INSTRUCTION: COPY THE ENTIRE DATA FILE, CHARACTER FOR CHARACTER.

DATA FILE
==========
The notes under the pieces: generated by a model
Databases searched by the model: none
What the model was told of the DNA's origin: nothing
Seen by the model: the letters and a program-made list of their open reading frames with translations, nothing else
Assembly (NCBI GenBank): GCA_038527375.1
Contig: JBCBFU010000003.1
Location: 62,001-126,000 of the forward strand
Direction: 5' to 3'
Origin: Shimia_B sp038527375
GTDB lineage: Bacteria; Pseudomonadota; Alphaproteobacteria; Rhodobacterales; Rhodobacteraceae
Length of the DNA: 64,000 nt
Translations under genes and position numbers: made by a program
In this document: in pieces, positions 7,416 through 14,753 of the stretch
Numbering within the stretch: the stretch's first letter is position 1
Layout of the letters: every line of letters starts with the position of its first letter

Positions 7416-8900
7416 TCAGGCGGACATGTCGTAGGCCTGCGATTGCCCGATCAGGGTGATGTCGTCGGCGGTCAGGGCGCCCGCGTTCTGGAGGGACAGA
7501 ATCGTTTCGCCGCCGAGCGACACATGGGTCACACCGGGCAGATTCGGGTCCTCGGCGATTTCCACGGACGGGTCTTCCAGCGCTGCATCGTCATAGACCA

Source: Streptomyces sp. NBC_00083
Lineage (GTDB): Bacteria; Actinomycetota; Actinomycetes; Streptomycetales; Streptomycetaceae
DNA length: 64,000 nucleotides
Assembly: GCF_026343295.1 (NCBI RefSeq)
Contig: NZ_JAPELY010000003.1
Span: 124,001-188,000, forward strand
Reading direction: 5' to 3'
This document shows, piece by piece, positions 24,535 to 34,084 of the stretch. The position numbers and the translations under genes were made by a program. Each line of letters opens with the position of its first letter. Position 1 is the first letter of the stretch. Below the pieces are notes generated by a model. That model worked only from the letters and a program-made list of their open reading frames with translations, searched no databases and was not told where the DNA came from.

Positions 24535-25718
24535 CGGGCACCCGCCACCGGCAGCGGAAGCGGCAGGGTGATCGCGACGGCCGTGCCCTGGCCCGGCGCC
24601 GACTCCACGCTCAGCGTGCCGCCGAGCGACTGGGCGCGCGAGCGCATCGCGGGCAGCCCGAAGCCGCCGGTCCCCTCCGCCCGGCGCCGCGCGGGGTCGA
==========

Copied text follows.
The notes under the pieces: generated by a model
Databases searched by the model: none
What the model was told of the DNA's origin: nothing
Seen by the model: the letters and a program-made list of their open reading frames with translations, nothing else
Assembly (NCBI GenBank): GCA_038527375.1
Contig: JBCBFU010000003.1
Location: 62,001-126,000 of the forward strand
Direction: 5' to 3'
Origin: Shimia_B sp038527375
GTDB lineage: Bacteria; Pseudomonadota; Alphaproteobacteria; Rhodobacterales; Rhodobacteraceae
Length of the DNA: 64,000 nt
Translations under genes and position numbers: made by a program
In this document: in pieces, positions 7,416 through 14,753 of the stretch
Numbering within the stretch: the stretch's first letter is position 1
Layout of the letters: every line of letters starts with the position of its first letter

Positions 7416-8900
7416 TCAGGCGGACATGTCGTAGGCCTGCGATTGCCCGATCAGGGTGATGTCGTCGGCGGTCAGGGCGCCCGCGTTCTGGAGGGACAGA
7501 ATCGTTTCGCCGCCGAGCGACACATGGGTCACACCGGGCAGATTCGGGTCCTCGGCGATTTCCACGGACGGGTCTTCCAGCGCTGCATCGTCATAGACCA

Source: Streptomyces sp. NBC_00083
Lineage (GTDB): Bacteria; Actinomycetota; Actinomycetes; Streptomycetales; Streptomycetaceae
DNA length: 64,000 nucleotides
Assembly: GCF_026343295.1 (NCBI RefSeq)
Contig: NZ_JAPELY010000003.1
Span: 124,001-188,000, forward strand
Reading direction: 5' to 3'
This document shows, piece by piece, positions 24,535 to 34,084 of the stretch. The position numbers and the translations under genes were made by a program. Each line of letters opens with the position of its first letter. Position 1 is the first letter of the stretch. Below the pieces are notes generated by a model. That model worked only from the letters and a program-made list of their open reading frames with translations, searched no databases and was not told where the DNA came from.

Positions 24535-25718
24535 CGGGCACCCGCCACCGGCAGCGGAAGCGGCAGGGTGATCGCGACGGCCGTGCCCTGGCCCGGCGCC
24601 GACTCCACGCTCAGCGTGCCGCCGAGCGACTGGGCGCGCGAGCGCATCGCGGGCAGCCCGAAGCCGCCGGTCCCCTCCGCCCGGCGCCGCGCGGGGTCGA